Copyright 2016 © by Karen Vorbeck Williams
Pearl Woodward (1891-1989) as a girl.
Pearl's Great Grandchildren
While cleaning closets, purging the house of things we no longer use, I found my grandmother, Pearl's, photo album. Needing a rest, I sat down with the tattered old book full of black pages and old photographs and became so absorbed that I have not pulled away from it since. The thing that struck me most was knowing that when Pearl pasted these pictures into her album she did not know what would become of her children, grandchildren and
great grandchildren. But I look at these pictures today and know the stories that go with many of the faces. In some cases I know how the stories ended. My grandmother lived to be 98 years old. She survived two of her children and said, "I don't want to live long enough to lose another child." She lived through some of her children's and grand children's divorces. Something heartbreaking for her and almost unheard of in her time. Fortunately she did not live long enough to suffer the loss of two of her great-grandchildren.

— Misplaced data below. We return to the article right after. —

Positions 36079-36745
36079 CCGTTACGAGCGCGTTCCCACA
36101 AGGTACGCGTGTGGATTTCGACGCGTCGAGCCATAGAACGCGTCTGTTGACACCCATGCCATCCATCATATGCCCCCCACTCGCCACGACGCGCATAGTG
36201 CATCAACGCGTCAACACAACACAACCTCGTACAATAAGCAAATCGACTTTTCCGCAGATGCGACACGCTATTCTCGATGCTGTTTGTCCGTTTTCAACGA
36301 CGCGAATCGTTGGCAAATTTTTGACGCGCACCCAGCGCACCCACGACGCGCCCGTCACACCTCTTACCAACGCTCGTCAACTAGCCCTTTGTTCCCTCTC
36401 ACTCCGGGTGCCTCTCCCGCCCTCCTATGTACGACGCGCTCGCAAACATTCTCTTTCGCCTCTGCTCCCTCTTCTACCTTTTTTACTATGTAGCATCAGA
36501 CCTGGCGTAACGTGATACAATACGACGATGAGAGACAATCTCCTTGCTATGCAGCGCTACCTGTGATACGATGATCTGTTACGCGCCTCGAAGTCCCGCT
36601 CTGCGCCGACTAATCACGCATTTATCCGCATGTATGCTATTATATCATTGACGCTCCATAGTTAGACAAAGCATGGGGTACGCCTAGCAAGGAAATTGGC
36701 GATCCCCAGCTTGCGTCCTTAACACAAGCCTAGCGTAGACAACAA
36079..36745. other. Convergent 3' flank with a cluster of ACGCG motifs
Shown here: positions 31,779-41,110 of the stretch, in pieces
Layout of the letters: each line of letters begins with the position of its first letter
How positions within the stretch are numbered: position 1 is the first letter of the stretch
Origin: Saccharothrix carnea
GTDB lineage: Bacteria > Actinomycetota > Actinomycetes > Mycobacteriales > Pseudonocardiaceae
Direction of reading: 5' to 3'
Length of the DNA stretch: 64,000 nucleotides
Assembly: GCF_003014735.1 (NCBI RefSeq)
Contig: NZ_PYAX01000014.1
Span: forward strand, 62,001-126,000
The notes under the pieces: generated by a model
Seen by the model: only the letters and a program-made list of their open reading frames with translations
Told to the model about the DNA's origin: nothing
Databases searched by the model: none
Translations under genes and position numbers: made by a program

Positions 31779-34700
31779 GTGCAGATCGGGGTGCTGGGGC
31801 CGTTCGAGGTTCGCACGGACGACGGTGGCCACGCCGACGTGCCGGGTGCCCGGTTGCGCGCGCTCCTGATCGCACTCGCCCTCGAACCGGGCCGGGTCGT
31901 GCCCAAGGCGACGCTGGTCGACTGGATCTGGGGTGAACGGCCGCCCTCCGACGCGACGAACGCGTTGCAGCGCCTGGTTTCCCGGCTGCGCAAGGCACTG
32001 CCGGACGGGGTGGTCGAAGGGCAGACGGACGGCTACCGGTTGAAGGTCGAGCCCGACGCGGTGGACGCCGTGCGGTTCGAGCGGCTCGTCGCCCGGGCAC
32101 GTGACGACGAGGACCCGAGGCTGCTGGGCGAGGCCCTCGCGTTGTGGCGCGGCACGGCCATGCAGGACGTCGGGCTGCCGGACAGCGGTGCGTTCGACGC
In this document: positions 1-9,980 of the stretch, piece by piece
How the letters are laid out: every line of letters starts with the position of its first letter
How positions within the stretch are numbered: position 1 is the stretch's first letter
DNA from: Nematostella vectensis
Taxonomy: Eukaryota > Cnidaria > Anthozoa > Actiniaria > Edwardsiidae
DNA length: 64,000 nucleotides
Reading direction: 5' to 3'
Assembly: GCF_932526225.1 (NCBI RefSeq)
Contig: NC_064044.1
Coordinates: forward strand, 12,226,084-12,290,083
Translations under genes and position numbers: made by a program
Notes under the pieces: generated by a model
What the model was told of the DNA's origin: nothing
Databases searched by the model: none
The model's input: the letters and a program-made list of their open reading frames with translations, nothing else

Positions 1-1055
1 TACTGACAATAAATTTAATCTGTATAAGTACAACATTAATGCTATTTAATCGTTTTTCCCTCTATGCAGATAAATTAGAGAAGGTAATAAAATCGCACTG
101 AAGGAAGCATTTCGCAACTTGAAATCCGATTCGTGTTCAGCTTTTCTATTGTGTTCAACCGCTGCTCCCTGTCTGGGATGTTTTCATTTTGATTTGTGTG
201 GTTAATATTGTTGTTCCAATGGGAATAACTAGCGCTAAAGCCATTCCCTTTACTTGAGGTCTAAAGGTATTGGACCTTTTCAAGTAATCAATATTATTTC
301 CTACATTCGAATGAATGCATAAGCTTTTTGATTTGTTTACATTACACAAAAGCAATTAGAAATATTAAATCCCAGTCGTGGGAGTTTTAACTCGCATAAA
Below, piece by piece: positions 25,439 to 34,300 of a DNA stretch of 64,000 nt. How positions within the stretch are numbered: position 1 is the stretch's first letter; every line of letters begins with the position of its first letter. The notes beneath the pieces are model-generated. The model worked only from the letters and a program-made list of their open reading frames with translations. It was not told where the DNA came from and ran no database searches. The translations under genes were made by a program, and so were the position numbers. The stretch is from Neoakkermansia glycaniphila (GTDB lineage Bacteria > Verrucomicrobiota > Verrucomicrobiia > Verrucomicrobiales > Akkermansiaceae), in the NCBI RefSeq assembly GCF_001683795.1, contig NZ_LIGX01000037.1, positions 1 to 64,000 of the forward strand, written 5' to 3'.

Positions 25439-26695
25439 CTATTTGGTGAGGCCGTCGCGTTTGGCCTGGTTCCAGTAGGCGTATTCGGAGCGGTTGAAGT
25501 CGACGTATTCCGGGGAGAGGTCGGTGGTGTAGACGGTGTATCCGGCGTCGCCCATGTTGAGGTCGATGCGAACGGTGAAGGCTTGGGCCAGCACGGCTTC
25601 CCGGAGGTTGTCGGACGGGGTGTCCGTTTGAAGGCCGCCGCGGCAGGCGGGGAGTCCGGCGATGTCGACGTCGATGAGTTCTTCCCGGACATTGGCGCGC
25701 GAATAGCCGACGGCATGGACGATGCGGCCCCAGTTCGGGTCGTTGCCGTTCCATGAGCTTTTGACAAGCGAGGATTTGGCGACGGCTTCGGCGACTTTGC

Following her husband's death in 1935, Pearl had to work. I remember only two of the companies she worked for; Merle Norman and Farmer's Insurance Company. She loved to travel and if she had been free to do so, she would have seen the world. As it was, her travel was mostly limited to trips to visit Bette and her family in Colorado and Bob's family in Seattle.
Pearl at the Seattle airport.
Farmer's Insurance Company
Though Pearl suffered with painful arthritis and spent many years in a nursing home, she outlived her son, Richard, by over 30 years and my mother, Bette, by 11 years.
Unfortunately I grew up without knowing my "boy cousins" in Californa; Bobby, Tim, Jim and Byron Burgess, so I was unable to recognize their children, except for Byron's Lisa and Richard, whose pictures were well labeled.
K A R E N V O R B E C K W I L L I A M S